Simulation and calibration of granules using the discrete element method
Peter Müller;Jürgen Tomas;Institute of Process Engineering, Mechanical Process Engineering, Otto-von-Guericke University Magdeburg, Universit?tsplatz 2,39106 Magdeburg,Germany;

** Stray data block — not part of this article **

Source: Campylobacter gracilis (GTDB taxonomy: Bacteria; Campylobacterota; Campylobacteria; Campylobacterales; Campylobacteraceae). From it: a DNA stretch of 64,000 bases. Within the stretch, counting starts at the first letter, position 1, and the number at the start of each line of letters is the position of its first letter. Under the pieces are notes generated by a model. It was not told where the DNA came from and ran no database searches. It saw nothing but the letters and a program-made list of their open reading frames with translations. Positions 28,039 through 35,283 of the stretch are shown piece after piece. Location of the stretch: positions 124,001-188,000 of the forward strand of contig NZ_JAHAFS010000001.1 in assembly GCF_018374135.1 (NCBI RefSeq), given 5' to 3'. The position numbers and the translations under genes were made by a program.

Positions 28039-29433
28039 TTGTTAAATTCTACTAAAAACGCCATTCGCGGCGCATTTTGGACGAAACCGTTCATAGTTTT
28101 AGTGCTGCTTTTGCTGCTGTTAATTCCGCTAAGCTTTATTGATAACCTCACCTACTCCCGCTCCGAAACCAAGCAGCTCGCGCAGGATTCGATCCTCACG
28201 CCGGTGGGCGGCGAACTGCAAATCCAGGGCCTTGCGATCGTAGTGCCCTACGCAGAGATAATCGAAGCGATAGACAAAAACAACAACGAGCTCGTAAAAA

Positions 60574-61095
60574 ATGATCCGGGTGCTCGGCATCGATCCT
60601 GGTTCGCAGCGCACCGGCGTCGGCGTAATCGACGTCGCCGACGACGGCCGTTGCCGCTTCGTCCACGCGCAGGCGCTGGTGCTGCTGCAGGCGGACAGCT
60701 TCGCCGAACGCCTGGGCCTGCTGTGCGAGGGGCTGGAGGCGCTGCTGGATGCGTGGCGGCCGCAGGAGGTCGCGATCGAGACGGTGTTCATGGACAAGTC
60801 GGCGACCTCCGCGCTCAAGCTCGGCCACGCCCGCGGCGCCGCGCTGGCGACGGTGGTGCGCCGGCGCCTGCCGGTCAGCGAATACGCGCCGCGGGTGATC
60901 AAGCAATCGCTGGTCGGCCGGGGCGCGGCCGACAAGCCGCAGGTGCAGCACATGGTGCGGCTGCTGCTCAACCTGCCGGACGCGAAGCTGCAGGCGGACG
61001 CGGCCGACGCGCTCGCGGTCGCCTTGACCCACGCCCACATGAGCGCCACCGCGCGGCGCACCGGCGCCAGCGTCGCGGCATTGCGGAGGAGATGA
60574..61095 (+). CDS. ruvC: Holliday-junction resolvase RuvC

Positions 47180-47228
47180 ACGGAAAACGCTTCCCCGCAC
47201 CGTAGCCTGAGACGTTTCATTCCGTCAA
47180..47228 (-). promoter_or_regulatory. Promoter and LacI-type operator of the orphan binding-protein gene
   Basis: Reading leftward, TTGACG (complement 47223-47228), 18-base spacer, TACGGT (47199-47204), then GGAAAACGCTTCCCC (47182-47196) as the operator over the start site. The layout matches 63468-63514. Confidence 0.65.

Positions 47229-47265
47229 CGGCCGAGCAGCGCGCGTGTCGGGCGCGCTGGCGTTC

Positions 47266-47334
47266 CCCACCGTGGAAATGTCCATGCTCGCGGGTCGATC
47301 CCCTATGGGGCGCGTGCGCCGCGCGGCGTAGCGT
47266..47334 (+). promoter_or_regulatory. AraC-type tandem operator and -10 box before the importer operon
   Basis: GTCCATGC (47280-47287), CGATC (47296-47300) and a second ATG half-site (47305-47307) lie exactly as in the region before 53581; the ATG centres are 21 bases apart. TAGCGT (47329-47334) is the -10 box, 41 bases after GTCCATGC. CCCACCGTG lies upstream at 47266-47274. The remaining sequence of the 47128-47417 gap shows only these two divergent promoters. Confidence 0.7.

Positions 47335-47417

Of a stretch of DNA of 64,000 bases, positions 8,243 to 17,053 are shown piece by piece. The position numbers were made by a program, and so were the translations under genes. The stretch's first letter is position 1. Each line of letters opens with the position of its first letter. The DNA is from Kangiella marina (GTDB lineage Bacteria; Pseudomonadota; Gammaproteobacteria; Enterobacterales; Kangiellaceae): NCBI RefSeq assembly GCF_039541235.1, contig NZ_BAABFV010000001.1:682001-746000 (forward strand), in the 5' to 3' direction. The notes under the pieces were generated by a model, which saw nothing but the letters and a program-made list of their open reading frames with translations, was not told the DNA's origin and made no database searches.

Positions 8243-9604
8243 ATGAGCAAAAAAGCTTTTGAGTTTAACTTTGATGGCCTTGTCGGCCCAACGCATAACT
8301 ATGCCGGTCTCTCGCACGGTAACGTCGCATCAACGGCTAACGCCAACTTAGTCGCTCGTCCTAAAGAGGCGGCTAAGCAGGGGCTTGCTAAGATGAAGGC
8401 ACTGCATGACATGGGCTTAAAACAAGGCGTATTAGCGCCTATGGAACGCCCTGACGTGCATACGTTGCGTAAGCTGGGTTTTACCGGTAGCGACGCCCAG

The discrete element method(DEM), developed by Cundall and Strack(1979) to solve geomechanical problems, is used to simulate the mechanical behavior of granules. According to the DEM, an individual granule can be modeled as a realistic mechanical system consisting of primary particles bonded by interaction forces.Granulometric properties of the model material, zeolite 4A, have been measured to determine their macro properties. To investigate the compression behavior, a compression test was performed using a strength tester on single granules between two pistons. A modeled granule consisting of more than 22,000 primary particles was generated. The micro properties of the modeled granule have been precisely set to allow its macro properties to be equivalent to the macro properties of zeolite 4A granules. To calibrate the mechanical properties, diametrical compression was simulated using two rigid walls stressed at a constant stressing velocity. The force–displacement curve of the modeled granule at compression has been calibrated by the experimental curve of zeolite 4A.